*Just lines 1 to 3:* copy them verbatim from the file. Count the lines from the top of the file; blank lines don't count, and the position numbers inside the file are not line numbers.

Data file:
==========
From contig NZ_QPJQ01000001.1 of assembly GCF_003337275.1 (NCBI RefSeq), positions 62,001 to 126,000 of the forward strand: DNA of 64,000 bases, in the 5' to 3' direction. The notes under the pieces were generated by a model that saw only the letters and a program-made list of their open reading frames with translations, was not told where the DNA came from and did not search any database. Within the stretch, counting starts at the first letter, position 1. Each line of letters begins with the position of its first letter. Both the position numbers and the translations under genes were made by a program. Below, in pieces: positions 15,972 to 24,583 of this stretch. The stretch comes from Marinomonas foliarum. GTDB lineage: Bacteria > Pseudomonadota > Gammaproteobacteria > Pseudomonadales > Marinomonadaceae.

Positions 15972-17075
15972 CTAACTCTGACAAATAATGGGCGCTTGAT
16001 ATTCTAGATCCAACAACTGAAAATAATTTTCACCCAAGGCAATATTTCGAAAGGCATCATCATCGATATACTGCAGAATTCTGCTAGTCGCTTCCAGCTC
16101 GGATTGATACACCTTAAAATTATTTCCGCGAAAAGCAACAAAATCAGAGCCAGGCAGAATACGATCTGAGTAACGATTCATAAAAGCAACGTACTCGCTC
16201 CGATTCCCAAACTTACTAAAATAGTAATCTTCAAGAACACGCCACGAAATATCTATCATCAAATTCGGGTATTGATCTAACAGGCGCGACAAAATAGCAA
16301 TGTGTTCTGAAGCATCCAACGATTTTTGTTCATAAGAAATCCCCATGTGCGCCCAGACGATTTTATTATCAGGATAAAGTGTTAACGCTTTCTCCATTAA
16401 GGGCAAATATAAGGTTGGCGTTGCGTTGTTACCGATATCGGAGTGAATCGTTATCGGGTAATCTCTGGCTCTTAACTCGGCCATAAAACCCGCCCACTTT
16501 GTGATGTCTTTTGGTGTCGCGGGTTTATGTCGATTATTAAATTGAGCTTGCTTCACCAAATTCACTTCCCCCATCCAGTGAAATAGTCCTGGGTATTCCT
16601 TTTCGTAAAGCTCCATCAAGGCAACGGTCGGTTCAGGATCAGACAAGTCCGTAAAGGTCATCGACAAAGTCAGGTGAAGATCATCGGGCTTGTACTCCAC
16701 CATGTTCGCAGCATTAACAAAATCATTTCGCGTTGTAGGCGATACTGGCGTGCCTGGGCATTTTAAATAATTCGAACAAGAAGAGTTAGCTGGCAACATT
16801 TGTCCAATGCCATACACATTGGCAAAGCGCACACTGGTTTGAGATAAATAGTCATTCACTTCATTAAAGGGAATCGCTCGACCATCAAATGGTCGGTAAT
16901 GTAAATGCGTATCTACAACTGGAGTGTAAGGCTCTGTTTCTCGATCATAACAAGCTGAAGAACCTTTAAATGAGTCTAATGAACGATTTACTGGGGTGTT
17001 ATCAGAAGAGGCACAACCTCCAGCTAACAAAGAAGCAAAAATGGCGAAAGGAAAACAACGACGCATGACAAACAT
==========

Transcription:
From contig NZ_QPJQ01000001.1 of assembly GCF_003337275.1 (NCBI RefSeq), positions 62,001 to 126,000 of the forward strand: DNA of 64,000 bases, in the 5' to 3' direction. The notes under the pieces were generated by a model that saw only the letters and a program-made list of their open reading frames with translations, was not told where the DNA came from and did not search any database. Within the stretch, counting starts at the first letter, position 1. Each line of letters begins with the position of its first letter. Both the position numbers and the translations under genes were made by a program. Below, in pieces: positions 15,972 to 24,583 of this stretch. The stretch comes from Marinomonas foliarum. GTDB lineage: Bacteria > Pseudomonadota > Gammaproteobacteria > Pseudomonadales > Marinomonadaceae.

Positions 15972-17075
15972 CTAACTCTGACAAATAATGGGCGCTTGAT